Most people know Steve Martin for the “Wild and Crazy Guy” image that helped make him a household name in comedy. Whether you are familiar with his stand-up comedy career (which he left 30 years ago), his movie career (that has included hits including ‘The Jerk’, ‘The Three Amigos’ and ‘Father of the Bride’), or his numerous television appearance on Saturday Night Live (or most recently, 30 Rock) you likely have an instant association of Steve Martin and comedy. Well, it turns out there is another side to Steve Martin. Steve Martin the musician.
Steve Martin is a banjo player. Martin originally picked up the banjo about 45 years ago just to add another talent to his one-man show and stand-up routine. Over time he added original banjo songs. His comedic career took off, but he never stopped playing the banjo. In 2001, he played with Earl Scruggs on the tune “Foggy Mountain Breakdown,” for the album Earl Scruggs and Friends, which won a Grammy for Best Country Instrumental Performance. In January of this year Martin released his first solo banjo album, The Crow: New Songs for the Five-String Banjo. The album has 15 bluegrass style songs, 14 of which are originals written by Martin.
On October 27th, I had the opportunity to see Steve Martin perform live in Dallas, Texas at a benefit concert. Not really knowing what to expect, I would not have been surprised to see Martin return to full stand-up persona or an entirely serious bluegrass concert. What occurred was a great mixture of both; a bluegrass concert and a standup routine, as Martin quipped and riffed between every song. Martin set the tone for the evening when he came out and played an original tune and when finished told the audience, “It’s been a lifelong dream of mine to play in this beautiful hall. Today, I feel like I am one step closer to that goal.”
If you think Martin is an actor that just decided to become an amateur bluegrass musician you couldn’t be further from the truth. Martin’s appreciation for and mastery of the banjo is deeper than anyone but the most devoted fan might anticipate. Martin’s skills on the banjo look effortless and the songs he wrote were very well done and enjoyable. I myself am not a big bluegrass fan, but found that I very much enjoyed all of the songs that he played that evening. They were well-organized and varied on tempo and theme (that is, they didn’t all sound alike). Martin also seemed well-aware of his vocal limitations as was demonstrated by the fact that another member of his band performed vocals on a majority of the few songs that had lyrics. Although, Martin did take lead vocals on some of his more novelty songs like ‘Late for School’ and ‘Jubilation Day.’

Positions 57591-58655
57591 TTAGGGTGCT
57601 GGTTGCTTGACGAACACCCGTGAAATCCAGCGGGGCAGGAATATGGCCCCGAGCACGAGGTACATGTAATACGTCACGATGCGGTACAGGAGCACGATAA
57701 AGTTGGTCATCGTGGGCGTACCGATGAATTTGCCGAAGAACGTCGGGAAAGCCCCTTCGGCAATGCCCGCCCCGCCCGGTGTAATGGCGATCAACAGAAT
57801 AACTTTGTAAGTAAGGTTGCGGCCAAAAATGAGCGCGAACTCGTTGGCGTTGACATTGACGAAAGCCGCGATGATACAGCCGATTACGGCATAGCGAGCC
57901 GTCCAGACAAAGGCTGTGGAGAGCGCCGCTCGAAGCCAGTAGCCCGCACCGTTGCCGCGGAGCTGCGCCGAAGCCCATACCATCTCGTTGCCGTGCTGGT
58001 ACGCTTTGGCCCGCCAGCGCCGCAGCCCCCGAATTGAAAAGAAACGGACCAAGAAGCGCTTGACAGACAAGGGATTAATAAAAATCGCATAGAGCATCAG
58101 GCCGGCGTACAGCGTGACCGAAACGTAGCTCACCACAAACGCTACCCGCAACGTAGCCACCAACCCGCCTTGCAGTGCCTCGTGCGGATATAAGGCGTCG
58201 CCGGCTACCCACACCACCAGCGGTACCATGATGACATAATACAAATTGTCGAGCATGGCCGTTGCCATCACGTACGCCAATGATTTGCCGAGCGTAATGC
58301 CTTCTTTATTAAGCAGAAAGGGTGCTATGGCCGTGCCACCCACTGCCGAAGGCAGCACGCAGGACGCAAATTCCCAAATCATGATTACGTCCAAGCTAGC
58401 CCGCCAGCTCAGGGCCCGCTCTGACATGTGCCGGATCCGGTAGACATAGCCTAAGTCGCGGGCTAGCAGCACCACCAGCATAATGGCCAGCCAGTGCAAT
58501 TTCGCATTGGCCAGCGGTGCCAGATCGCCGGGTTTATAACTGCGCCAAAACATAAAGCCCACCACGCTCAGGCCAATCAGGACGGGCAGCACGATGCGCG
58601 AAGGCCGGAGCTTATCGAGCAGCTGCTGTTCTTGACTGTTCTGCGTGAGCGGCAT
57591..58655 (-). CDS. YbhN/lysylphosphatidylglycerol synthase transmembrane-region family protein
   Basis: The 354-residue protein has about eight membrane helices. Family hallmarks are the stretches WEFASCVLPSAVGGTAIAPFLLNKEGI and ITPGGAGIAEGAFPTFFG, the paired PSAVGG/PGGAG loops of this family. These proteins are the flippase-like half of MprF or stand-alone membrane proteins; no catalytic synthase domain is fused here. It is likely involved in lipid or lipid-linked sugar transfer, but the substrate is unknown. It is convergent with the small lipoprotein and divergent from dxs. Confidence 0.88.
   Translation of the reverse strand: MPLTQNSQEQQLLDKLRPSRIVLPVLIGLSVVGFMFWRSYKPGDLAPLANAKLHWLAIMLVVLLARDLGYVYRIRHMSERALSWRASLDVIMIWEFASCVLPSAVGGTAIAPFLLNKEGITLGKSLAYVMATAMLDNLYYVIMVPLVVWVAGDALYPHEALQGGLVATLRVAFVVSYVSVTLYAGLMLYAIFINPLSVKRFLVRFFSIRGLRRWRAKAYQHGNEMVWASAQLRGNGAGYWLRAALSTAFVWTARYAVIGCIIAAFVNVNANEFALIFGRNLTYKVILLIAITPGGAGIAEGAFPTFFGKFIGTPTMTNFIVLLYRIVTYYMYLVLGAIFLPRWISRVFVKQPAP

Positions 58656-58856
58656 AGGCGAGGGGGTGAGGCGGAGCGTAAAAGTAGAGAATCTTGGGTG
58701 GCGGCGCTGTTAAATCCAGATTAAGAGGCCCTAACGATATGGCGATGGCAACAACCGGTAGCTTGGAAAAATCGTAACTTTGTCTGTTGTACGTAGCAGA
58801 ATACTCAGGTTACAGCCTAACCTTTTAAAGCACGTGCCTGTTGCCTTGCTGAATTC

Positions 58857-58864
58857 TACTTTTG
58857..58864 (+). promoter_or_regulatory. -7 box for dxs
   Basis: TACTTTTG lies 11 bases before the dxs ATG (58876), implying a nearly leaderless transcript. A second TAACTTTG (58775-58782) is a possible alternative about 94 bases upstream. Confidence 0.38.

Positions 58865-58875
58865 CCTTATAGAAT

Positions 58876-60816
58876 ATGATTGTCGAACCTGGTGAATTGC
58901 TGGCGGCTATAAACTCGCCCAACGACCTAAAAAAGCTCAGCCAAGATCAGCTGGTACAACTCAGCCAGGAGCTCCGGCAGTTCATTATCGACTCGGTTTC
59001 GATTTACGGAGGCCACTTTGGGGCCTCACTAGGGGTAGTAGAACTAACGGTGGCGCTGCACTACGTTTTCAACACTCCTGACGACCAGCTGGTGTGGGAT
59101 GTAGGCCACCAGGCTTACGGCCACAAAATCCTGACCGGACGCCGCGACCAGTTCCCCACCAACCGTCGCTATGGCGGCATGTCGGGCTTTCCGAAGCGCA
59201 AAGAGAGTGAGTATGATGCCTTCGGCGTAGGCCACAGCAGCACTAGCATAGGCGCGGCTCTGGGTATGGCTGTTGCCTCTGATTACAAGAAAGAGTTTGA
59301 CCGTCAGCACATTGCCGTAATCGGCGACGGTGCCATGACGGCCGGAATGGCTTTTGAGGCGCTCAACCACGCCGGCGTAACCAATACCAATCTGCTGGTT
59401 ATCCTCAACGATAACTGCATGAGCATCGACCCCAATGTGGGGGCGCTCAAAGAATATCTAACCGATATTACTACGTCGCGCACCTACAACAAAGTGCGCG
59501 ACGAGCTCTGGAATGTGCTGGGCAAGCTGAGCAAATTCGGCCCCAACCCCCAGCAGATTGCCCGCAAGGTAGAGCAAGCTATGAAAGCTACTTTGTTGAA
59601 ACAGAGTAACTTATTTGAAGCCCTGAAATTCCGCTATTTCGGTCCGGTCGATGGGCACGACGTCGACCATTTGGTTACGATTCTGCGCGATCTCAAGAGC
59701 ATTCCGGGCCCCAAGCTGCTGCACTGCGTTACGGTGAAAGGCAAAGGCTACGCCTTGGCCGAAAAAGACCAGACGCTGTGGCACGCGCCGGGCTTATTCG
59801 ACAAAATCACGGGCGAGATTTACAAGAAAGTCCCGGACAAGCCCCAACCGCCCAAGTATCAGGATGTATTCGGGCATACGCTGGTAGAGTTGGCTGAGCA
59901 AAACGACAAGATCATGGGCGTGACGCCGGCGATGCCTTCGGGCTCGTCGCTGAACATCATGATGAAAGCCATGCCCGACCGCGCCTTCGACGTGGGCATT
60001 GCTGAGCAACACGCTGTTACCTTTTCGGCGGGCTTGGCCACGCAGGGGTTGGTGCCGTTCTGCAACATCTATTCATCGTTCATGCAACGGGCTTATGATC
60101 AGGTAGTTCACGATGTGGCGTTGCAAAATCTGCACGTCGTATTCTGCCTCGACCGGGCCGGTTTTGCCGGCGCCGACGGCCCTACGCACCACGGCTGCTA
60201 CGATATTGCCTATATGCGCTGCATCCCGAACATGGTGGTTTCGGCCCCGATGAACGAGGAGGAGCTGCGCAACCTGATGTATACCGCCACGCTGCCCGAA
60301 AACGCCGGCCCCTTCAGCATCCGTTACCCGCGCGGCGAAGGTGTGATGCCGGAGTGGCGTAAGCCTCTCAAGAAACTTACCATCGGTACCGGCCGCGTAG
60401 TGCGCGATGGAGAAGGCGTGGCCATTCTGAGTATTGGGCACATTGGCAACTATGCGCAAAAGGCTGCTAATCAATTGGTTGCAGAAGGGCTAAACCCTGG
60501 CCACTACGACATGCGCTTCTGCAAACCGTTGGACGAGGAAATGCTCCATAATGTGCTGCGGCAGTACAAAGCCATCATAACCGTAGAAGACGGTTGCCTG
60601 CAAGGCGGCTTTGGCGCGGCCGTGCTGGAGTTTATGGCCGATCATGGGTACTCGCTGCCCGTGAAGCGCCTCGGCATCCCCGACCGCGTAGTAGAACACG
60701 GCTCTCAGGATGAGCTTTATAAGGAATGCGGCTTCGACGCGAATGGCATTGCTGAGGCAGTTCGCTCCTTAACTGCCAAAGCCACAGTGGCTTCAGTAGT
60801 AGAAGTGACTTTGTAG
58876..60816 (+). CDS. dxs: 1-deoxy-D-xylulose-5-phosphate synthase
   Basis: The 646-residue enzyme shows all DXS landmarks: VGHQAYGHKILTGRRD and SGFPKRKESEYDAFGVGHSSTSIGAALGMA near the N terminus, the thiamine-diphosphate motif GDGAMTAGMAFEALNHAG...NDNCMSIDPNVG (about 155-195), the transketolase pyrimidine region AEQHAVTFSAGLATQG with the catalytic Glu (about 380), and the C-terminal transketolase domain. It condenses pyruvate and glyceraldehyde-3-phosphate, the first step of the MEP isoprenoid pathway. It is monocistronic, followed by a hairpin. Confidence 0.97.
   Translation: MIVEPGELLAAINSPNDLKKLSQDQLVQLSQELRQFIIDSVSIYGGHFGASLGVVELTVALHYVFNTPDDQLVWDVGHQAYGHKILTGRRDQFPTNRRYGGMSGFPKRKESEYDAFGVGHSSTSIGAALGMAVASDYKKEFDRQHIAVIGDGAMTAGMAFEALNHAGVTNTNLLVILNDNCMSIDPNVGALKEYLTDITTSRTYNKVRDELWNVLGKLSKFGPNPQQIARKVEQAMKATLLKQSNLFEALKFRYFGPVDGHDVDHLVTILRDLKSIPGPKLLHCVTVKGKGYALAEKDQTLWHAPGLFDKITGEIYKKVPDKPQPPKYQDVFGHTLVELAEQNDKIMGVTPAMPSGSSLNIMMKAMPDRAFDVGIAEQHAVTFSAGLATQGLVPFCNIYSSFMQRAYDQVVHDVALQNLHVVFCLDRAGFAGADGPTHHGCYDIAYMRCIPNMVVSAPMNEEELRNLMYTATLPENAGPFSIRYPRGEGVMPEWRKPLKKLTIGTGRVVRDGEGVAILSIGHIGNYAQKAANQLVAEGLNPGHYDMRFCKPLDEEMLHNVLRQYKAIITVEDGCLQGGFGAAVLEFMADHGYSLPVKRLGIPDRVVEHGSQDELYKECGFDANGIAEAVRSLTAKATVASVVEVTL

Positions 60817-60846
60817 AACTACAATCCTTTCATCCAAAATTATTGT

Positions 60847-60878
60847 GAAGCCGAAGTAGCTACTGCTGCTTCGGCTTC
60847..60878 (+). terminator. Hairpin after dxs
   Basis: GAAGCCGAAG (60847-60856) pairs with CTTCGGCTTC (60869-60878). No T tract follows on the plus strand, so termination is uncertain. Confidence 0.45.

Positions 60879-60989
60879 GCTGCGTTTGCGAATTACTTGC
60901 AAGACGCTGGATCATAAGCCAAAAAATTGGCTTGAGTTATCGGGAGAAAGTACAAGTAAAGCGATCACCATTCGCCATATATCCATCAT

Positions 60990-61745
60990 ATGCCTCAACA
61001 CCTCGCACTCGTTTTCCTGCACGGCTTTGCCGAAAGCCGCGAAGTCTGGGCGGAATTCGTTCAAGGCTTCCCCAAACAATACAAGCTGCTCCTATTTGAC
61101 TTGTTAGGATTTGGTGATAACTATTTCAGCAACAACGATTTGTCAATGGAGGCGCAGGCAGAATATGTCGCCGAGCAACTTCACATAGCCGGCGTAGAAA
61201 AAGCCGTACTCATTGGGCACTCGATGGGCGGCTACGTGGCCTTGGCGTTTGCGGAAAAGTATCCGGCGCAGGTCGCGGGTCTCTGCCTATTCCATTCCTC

Martin also had the luxury of being able to select one of the best Bluegrass bands around, The Steep Canyon Rangers, to back him up. The Steep Canyon Rangers were recently named Emerging Artist of the Year, and deservingly so. The skilled quartet of mandolin, fiddle, bass, guitar, and banjo made the music sound richer and added credibility to the bluegrass music being used and it never just seemed like some celebrity running through his list of songs. He is clever enough to surround himself with musicians who were, as far as I can tell, five of the greatest working bluegrass musicians around today. Everybody on stage seemed to genuinely enjoy themselves in the performances.
Some of the jokes were pretty good too. Martin talked about his unreleased protest song “Let’s Keep the Minimum Wage Right Where She’s At” as well as the song named by his wife “Is That The Only Tune You Know How To Play?” It was a perfect fusion of comedy and music. There were a couple songs with elements of sadness and melancholy, or “like the look on my agent’s face when I told him I wanted to do a banjo tour” as Martin described it.
Towards the end, Martin talked about the success of benefit concert stating, “This year, Central Dallas Ministries had their best net income ever… until they paid my fee.” This met great laughs and then Martin brought down the house with his encore performance of “King Tut” which was a big hit for Martin in 1978 and a fan favorite.
Overall the concert was a large success. Martin managed to show off his musical abilities while showing that he still has the comedic chops that he used to display. For people that might see this for the bluegrass music, you will not be disappointed. Martin and The Steep Canyon Rangers are a great live band with considerable skill. If you are a fan of Steve Martin as a comedian there was certainly enough comedy to keep you entertained, but there is a lot of bluegrass music. The music aspect of the show was a larger focus than the comedy. However, if you are absolutely not a fan of bluegrass/country style music and don’t like to listen to it at all than this is probably not the concert for you. If you have any tolerance for it, you will likely still have a good time. About 70% of the concert time emphasized the music and 30% was high quality comedy from a pro.
Below is the set list for the show
1. Hoedown At Alice’s
2. Freddie’s Lilt
3. The Crow
4. Daddy Played the Banjo
5. Pitkin County Turnaround
6. Late for School
7. Nowhere to Lay Low (Steep Canyon Rangers only)
8. Be Still Moses (The Steep Canyon Rangers only)
9. Jubilation Day
10. Clawhammer Medley
11. Hide Behind A Rock
12. Words Unspoken
13. Saga of the Old West
14. Tin Roof
15. Calico Train
16. Orange Blossom Special (Encore)
17. King Tut (Final encore)
I would rate the music was a 9 out of 10.
I would give the concert an overall 10 out of 10.
For those that hate bluegrass it would probably still be a 7 out of 10.
Review By: Jacob C.